The Egyptians were probably the first to adopt a mainly solar calendar. They noted that the Dog Star, Sirius, reappeared in the eastern sky just before sunrise after several months of invisibility. They also observed that the annual flooding of the Nile River came soon after Sirius reappeared.
They used this combination of events to fix their calendar and came to recognize a year of 365 days, made up of 12 months each 30 days long, and an extra five days added at the end. But they did not allow for the extra fourth of a day, and their calendar drifted into error. According to the famed Egyptologist J. H. Breasted, the earliest date known in the Egyptian calendar corresponds to 4236 B.C. in terms of the Gregorian calendar.
The ancient Egyptians originally employed a calendar based upon the Moon, and, like many peoples throughout the world, they regulated their lunar calendar by means of the guidance of a sidereal calendar. They used the seasonal appearance of the star Sirius (Sothis); this corresponded closely to the true solar year, being only 12 minutes shorter. Certain difficulties arose, however, because of the inherent incompatibility of lunar and solar years.
To solve this problem the Egyptians invented a schematized civil year of 365 days divided into three seasons, each of which consisted of four months of 30 days each. To complete the year, five intercalary days were added at its end, so that the 12 months were equal to 360 days plus five extra days.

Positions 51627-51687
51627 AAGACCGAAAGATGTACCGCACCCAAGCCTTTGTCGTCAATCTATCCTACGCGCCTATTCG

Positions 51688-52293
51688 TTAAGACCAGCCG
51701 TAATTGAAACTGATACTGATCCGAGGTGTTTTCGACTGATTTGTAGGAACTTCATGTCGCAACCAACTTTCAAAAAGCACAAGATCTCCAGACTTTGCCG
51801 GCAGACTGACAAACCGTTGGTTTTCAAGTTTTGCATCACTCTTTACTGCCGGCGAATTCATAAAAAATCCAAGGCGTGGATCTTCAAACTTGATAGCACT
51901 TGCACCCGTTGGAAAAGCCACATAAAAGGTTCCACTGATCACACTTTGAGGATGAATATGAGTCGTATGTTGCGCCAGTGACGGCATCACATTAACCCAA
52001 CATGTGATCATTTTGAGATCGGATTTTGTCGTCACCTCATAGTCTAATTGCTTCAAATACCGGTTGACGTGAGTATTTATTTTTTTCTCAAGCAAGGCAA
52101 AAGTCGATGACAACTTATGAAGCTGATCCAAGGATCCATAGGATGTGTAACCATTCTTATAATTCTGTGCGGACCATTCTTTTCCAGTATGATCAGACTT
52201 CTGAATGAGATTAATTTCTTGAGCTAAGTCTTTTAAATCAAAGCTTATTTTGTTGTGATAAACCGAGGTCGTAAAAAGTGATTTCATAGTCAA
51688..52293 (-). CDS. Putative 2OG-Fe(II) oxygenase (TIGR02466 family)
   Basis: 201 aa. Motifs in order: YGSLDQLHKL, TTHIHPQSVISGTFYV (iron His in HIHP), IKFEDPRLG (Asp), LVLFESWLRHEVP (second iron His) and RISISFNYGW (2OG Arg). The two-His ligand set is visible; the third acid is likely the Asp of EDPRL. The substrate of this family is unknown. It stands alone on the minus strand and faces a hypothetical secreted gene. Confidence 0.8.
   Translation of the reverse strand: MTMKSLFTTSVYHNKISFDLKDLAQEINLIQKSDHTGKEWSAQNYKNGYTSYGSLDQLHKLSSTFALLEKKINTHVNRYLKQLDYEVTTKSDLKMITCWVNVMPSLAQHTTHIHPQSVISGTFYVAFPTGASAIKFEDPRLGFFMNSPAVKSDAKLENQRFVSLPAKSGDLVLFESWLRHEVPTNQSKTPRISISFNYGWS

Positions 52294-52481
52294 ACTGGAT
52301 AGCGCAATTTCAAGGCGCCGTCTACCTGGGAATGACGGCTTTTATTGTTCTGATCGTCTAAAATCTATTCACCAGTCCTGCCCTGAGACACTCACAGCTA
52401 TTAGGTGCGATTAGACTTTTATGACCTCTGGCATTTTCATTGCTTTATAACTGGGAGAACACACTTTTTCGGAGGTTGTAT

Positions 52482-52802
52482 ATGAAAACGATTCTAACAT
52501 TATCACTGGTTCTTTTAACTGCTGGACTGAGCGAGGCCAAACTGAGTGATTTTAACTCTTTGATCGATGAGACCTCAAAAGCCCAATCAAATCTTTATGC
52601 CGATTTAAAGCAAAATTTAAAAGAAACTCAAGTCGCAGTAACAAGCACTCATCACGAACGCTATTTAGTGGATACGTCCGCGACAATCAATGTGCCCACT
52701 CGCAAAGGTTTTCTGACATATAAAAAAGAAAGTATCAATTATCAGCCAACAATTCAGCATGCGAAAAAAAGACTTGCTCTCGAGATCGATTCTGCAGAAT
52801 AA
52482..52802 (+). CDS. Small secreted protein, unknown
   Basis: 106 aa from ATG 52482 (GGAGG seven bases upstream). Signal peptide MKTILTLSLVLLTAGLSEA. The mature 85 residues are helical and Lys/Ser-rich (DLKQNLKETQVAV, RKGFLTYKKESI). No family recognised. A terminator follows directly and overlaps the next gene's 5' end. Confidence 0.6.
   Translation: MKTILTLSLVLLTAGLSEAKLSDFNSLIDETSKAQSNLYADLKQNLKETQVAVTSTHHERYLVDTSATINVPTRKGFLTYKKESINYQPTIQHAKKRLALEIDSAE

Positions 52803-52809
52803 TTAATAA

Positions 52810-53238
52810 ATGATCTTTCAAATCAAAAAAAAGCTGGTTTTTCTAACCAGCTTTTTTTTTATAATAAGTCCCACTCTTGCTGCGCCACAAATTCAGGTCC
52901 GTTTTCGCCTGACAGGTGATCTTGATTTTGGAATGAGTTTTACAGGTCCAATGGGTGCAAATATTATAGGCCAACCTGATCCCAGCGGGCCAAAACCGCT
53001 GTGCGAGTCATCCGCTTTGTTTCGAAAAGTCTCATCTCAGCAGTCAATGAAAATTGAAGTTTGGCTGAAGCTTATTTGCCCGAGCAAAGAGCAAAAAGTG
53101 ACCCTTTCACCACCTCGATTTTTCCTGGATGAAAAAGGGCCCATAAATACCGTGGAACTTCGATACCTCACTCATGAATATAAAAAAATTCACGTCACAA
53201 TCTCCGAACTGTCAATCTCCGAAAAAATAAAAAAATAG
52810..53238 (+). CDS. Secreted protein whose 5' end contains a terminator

This civil calendar was derived from the lunar calendar (using months) and the agricultural, or Nile, fluctuations (using seasons); it was, however, no longer directly connected to either and thus was not controlled by them. The civil calendar served government and administration, while the lunar calendar continued to regulate religious affairs and everyday life.
In time, the discrepancy between the civil calendar and the older lunar structure became obvious. Because the lunar calendar was controlled by the rising of Sirius, its months would correspond to the same season each year, while the civil calendar would move through the seasons because the civil year was about one-fourth day shorter than the solar year.
Hence, every four years it would fall behind the solar year by one day, and after 1,460 years it would again agree with the lunisolar calendar. Such a period of time is called a Sothic cycle.
Because of the discrepancy between these two calendars, the Egyptians established a second lunar calendar based upon the civil year and not, as the older one had been, upon the sighting of Sirius.
It was schematic and artificial, and its purpose was to determine religious celebrations and duties. In order to keep it in general agreement with the civil year, a month was intercalated every time the first day of the lunar year came before the first day of the civil year; later, a 25-year cycle of intercalation was introduced.
The original lunar calendar, however, was not abandoned but was retained primarily for agriculture because of its agreement with the seasons. Thus, the ancient Egyptians operated with three calendars, each for a different purpose.
The only unit of time that was larger than a year was the reign of a king. The usual custom of dating by reign was: "year 1, 2, 3 . . . , etc., of King So-and-So," and with each new king the counting reverted back to year One. King lists recorded consecutive rulers and the total years of their respective reigns.
The civil year was divided into three seasons, commonly translated: Inundation, when the Nile overflowed the agricultural land; Going Forth, the time of planting when the Nile returned to its bed; and Deficiency, the time of low water and harvest.
The months of the civil calendar were numbered according to their respective seasons and were not listed by any particular name--e.g., third month of Inundation--but for religious purposes the months had names. How early these names were employed in the later lunar calendar is obscure.